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Nicotine Tob Res. 2014 Nov;16(11):1478-86. doi: 10.1093/ntr/ntu105. Epub 2014 Jul 8.

Intermediate cessation outcomes among quitline callers during a national tobacco education campaign.

Author information

Office on Smoking and Health, Centers for Disease Control and Prevention, Atlanta, GA;
Research, Training, and Evaluation Services, Alere Wellbeing, Inc., Seattle, WA;
Office on Smoking and Health, Centers for Disease Control and Prevention, Atlanta, GA;
Biostatistics, Inc., Atlanta, GA.



From March 19 through June 10, 2012, the Centers for Disease Control and Prevention launched the first federally funded National Tobacco Education Campaign: Tips From Former Smokers (Tips). This study examined the campaign's impact on quitline callers' intermediate cessation outcomes.


We used quitline data from 23 states to examine changes in enrollment, service utilization, quit attempts, and self-reported quitting for 7 days or longer during Tips versus a similar time period in 2011. We used multivariate models to examine the relationship between Tips exposure (measured as gross rating points [GRPs]) and cessation outcomes during the campaign in 2012. We also assessed whether the Tips campaign's impact differed by state tobacco control funding.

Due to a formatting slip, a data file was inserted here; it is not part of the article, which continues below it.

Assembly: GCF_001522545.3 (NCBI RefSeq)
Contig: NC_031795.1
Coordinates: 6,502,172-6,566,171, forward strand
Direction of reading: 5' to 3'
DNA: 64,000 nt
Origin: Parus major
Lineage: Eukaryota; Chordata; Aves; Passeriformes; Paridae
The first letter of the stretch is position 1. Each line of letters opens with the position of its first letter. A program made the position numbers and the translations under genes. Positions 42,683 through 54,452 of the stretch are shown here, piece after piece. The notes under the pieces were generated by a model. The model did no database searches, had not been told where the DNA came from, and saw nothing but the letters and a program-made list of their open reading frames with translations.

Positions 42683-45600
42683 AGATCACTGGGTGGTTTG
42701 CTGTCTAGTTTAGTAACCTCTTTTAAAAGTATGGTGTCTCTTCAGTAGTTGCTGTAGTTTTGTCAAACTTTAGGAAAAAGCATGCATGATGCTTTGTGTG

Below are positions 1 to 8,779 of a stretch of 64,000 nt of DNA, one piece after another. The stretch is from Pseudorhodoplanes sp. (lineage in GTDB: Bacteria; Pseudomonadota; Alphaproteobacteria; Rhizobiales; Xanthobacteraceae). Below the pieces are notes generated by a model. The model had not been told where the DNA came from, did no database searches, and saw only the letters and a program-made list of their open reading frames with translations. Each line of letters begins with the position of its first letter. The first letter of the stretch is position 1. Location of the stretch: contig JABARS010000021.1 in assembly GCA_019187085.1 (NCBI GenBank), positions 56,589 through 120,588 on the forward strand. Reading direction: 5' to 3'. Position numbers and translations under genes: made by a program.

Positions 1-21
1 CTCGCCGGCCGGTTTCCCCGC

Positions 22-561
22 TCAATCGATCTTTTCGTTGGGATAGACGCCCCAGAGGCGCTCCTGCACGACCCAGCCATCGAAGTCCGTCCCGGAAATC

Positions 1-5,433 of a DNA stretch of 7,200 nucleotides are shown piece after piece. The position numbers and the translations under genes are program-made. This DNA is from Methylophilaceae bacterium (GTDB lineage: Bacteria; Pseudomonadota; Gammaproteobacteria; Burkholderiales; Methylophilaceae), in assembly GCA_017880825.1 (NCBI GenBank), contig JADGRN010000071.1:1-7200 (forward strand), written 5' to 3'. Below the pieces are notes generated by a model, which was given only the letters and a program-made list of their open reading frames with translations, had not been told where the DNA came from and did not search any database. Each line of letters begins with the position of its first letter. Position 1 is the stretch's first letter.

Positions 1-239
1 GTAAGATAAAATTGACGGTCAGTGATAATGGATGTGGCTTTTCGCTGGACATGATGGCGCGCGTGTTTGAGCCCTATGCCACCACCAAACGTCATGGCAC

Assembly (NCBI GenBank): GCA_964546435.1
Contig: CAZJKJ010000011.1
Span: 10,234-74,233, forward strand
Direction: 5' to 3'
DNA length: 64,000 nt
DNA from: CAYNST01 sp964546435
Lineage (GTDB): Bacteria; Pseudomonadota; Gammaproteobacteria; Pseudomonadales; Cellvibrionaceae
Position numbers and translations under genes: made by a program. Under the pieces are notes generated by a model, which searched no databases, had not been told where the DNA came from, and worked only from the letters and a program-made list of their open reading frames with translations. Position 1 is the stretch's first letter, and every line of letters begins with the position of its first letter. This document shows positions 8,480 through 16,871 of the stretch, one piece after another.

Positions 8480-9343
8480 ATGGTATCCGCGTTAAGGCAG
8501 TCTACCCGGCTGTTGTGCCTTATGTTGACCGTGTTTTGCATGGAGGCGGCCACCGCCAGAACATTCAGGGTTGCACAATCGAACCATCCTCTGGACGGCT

Compared with similar weeks in 2011, the number of quitline callers and callers who received counseling and/or nicotine replacement therapies increased by 88.6% (48,738 in 2011 vs. 91,911 during Tips) and 70.8% (40,546 in 2011 vs. 69,254 during Tips), respectively. Greater numbers of callers reported having made 24-hr quit attempts or quitting for 7 days or longer during the campaign. Higher Tips campaign GRPs were positively associated with quit attempts and with quitting for 7 days or longer among persons from states with higher tobacco control funding. In states with lower funding, the highest GRP group (2,000+ GRPs) had lower levels of cessation compared with the middle GRP group (1,200-1,999 GRPs).


An evidence-based national tobacco education campaign with adequate reach and frequency can lead to substantial increases in quitline use and, to a lesser degree, intermediate cessation outcomes.

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